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Japan's economic growth over April-June was faster than initially estimated, the Cabinet Office said on Thursday, with upward revisions to capital expenditure and inventories, but weak demand at home and overseas is seen weighing on growth this quarter.
The Cabinet Office said the economy grew at a 0.7 percent annualized rate over April-June, an upward revision of the preliminary reading of 0.2 percent growth, in which the strong yen and weak demand were seen undermining exports and capital spending.
Japan's economy, the world's third largest, is seen lacking momentum in the current quarter as well, following a recent run of weak export, factory output and household spending data.
Unless overseas economies improve and the yen's gains fade away, the economy is at risk of faltering later this year, before Prime Minister Shinzo Abe's government fully implements the stimulus package it unveiled last month, some analysts say.
The tame economic outlook will keep the Bank of Japan under pressure to ease policy further as the central bank conducts comprehensive assessment of the effects of its stimulus program at its Sept. 20-21 rate review.
The revised gross domestic product (GDP) data compared with economists' median estimate of a 0.0 percent reading in a Reuters poll. The figure translates into quarter-on-quarter growth of 0.2 percent in real, price-adjusted terms, against an initial reading of 0.0 percent.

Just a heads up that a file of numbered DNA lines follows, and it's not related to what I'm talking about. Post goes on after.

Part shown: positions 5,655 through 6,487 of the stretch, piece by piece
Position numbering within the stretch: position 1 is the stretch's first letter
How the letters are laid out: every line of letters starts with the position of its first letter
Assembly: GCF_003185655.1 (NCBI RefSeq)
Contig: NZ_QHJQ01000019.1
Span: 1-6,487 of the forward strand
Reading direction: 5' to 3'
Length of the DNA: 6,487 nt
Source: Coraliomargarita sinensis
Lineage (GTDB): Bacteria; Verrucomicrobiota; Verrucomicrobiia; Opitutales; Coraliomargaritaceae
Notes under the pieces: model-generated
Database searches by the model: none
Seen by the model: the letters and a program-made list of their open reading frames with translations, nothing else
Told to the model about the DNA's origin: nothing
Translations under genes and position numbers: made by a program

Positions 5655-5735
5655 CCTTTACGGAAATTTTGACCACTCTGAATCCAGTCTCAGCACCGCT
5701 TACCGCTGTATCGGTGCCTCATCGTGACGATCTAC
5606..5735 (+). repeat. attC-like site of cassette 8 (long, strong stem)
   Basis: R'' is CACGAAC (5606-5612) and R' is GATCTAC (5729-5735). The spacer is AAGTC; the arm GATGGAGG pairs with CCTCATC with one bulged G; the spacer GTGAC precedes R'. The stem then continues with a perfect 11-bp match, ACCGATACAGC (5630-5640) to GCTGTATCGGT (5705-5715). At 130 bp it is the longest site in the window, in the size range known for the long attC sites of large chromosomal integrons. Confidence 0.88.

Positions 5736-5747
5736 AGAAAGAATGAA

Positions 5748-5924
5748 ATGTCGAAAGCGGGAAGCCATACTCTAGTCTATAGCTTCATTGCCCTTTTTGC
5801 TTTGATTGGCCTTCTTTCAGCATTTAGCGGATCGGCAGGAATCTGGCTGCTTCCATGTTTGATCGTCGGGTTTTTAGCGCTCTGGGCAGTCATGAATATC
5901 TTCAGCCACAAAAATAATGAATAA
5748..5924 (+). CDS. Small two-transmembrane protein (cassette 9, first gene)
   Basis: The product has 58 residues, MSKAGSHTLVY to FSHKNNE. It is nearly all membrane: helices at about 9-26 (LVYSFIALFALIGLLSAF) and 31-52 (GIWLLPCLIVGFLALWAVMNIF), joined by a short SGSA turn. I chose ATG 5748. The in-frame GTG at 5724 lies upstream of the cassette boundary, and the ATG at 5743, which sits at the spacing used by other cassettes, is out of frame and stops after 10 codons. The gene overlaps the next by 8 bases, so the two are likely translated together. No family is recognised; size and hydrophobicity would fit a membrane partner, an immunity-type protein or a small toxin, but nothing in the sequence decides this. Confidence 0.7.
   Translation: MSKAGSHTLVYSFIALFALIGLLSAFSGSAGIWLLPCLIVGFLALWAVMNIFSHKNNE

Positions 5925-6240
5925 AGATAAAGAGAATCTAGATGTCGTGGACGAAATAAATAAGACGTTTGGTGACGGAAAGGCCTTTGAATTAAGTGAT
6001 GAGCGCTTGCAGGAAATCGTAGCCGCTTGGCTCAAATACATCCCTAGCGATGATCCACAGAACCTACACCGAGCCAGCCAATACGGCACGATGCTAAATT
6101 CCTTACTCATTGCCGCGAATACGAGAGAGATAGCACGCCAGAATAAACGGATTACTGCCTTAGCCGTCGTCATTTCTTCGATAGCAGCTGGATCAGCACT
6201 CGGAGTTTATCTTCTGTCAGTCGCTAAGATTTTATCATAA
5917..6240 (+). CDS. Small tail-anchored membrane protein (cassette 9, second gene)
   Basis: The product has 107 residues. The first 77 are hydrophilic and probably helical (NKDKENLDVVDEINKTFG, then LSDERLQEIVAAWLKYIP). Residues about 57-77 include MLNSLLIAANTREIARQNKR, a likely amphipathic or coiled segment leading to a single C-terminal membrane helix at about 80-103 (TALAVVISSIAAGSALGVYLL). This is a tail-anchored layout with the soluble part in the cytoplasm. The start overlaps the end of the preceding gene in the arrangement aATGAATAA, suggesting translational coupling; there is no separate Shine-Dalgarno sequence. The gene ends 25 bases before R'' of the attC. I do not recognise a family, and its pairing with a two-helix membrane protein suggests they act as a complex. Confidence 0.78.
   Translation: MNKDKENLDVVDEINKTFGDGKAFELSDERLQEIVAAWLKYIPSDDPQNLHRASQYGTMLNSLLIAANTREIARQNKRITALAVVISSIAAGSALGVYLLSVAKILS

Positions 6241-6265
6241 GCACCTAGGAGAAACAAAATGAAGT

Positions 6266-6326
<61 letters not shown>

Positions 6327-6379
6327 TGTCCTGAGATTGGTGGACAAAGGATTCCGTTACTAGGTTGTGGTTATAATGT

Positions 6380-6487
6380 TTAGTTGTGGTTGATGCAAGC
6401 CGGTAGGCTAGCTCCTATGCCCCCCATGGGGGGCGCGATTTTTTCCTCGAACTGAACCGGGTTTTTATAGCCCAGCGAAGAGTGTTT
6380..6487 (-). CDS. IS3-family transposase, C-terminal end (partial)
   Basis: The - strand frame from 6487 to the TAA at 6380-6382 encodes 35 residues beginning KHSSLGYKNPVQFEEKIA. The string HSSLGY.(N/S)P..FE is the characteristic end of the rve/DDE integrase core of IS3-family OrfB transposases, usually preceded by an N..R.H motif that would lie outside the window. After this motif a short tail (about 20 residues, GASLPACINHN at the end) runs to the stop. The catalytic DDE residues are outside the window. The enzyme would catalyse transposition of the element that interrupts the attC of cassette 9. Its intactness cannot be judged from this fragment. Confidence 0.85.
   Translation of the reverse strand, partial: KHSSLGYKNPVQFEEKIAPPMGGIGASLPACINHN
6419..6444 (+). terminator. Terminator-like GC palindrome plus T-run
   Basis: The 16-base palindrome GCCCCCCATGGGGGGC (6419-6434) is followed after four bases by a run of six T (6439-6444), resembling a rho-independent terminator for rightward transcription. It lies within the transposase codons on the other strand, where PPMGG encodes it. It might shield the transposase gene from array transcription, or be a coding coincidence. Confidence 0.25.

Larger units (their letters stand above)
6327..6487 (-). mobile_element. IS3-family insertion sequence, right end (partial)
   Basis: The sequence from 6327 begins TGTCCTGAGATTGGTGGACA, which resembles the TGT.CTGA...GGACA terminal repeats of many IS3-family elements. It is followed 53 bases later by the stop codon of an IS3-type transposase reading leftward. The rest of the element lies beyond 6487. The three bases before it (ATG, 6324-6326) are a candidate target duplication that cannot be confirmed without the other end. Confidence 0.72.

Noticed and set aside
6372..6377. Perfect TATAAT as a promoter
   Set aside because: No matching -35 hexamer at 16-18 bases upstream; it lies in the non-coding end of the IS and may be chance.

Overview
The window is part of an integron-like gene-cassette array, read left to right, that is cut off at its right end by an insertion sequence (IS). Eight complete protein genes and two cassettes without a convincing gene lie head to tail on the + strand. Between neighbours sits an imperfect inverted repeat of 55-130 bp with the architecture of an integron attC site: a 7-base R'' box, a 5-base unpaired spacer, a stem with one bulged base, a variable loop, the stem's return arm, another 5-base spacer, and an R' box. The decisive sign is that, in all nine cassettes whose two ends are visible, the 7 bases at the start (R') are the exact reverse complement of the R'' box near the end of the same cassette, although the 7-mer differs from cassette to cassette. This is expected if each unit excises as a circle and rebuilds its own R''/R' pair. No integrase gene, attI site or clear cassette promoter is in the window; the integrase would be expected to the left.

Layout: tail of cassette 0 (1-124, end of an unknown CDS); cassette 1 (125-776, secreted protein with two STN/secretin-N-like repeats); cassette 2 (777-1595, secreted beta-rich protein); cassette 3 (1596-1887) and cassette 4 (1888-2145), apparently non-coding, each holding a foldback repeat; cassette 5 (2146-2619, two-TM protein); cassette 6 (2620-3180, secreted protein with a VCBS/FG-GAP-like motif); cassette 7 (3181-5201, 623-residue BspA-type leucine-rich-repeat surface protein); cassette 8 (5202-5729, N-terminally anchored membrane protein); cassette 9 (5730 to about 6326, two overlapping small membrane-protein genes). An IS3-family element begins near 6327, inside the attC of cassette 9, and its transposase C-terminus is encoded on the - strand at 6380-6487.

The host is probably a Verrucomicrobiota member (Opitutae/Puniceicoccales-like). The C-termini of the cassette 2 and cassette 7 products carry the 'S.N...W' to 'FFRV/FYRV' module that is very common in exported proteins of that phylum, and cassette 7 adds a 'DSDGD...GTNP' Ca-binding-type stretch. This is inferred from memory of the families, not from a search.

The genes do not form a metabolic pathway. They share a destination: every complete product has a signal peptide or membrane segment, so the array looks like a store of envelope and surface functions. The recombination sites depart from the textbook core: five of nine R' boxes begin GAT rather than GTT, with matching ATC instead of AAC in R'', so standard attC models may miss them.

Capital expenditure, a key component of GDP, fell 0.1 percent for the quarter, versus the preliminary estimate of a 0.4 percent decline. Inventories contributed 0.1 percentage point to growth, versus the preliminary slightly negative contribution recorded. Private consumption, which accounts for roughly 60 percent of the economy, rose 0.2 percent, unchanged from the preliminary estimate.
Taken together, domestic demand contributed 0.4 percentage point to growth, versus the initial 0.3 percentage point registered. Net exports knocked 0.3 percentage point off growth.
With economic growth having ground almost to a halt and inflation sliding further away from the central bank's 2 percent target, most analysts expect the BOJ to loosen policy this month.
BOJ Governor Haruhiko Kuroda signaled his readiness on Monday to ease policy further, shrugging off some concerns that monetary stimulus is reaching the limits of its effectiveness.